Hotels in Mexico: Utilizing Natural Materials and Waste in Contemporary Construction

In the quest to promote a more sustainable construction where the use of natural materials contributes to the transmission of local traditions and cultures, an increasing number of architecture projects are exploring different resources and techniques to address environmental, economic, or social concerns. Understanding the benefits and qualities of materials such as color or texture influences the final experience of those who inhabit, walkthrough, or visit spaces. Therefore, understanding their technical, constructive, aesthetic, and functional properties should be part of the design process from the beginning.

How is it possible to reduce construction waste and build more with less? In what way does the use of natural materials allow for optimizing environmental performance and honoring local traditions at the same time? While natural materials may exhibit greater vulnerability to the environment, sometimes compromising their structural and aesthetic quality, it is important to understand that there are various possible alternatives to protect them from factors such as humidity, excessive solar radiation, and pests, among others.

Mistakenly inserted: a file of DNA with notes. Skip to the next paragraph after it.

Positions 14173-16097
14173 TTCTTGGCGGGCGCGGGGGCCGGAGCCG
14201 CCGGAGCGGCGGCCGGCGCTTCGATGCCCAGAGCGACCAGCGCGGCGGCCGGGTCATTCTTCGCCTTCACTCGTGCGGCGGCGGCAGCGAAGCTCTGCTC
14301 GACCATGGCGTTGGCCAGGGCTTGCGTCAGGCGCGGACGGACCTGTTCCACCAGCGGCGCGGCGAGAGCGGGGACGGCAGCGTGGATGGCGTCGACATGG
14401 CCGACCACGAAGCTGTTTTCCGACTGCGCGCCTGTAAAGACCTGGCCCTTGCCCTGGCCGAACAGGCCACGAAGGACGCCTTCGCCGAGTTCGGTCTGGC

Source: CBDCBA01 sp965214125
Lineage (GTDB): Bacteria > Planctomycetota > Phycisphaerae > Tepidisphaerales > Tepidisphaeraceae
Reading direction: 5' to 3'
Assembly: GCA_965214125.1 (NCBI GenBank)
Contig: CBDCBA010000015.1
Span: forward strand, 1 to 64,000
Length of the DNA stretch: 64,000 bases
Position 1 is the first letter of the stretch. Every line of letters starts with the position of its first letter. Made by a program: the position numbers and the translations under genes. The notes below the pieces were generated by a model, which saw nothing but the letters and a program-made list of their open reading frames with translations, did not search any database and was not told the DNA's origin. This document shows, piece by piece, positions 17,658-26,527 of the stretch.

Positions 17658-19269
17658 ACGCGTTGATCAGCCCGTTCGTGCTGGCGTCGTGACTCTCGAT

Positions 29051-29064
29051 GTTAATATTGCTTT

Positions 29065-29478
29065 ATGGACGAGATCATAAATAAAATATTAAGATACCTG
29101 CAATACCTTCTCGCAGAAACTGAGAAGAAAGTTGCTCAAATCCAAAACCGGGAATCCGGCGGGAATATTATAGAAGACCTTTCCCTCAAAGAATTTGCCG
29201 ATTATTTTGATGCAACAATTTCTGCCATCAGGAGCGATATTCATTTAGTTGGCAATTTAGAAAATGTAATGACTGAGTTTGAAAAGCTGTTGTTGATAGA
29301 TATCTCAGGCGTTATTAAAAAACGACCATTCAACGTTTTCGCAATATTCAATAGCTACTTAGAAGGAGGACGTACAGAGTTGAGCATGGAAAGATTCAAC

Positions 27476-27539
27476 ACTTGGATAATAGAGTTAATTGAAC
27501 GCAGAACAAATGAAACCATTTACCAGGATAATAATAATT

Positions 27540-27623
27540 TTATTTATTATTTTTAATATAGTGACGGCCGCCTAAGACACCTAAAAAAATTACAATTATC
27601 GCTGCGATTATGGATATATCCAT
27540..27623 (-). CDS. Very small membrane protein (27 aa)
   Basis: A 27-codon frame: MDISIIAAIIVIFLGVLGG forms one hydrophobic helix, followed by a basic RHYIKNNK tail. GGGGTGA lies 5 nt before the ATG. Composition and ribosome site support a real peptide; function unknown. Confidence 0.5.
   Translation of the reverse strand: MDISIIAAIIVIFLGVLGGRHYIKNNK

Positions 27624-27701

Within Mexican territory and in the context of hotel architecture, several architecture professionals propose integrating and connecting with the surroundings through traditional construction techniques adapted to contemporary needs. For example, through gardens, bodies of water, aromas, and sounds, Hotel Muaré by Taller de Arquitectura Viva seeks to become part of the natural context of the Mayan jungle by connecting with artisanal regional techniques such as chukum, henequen, carpentry, and natural weaving.


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On the other hand, a convergence of nature and local culture is proposed in the Galopina Wild House project in Yucatán, which presents a concept of domestic hospitality integrated into its surroundings by embracing a philosophy of sustainable living and employing local techniques and materials such as polished concrete floors, lime paint, polished stucco, and stone masonry, among others. Generally, natural materials tend to be more thermally comfortable and also serve as acoustic insulators, as is the case with wood, among others.

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Furthermore, some contemporary designs showcase the reconfiguration of behaviors and innovative technologies for enhanced comfort indoors, incorporating efficient climate control strategies, energy consumption savings, or construction waste reduction. An example of this is El Perdido Hotel, which considered the temperatures, precipitation, humidity, winds, and solar incidence in the location to develop passive cooling strategies during summer and passive heating strategies during winter.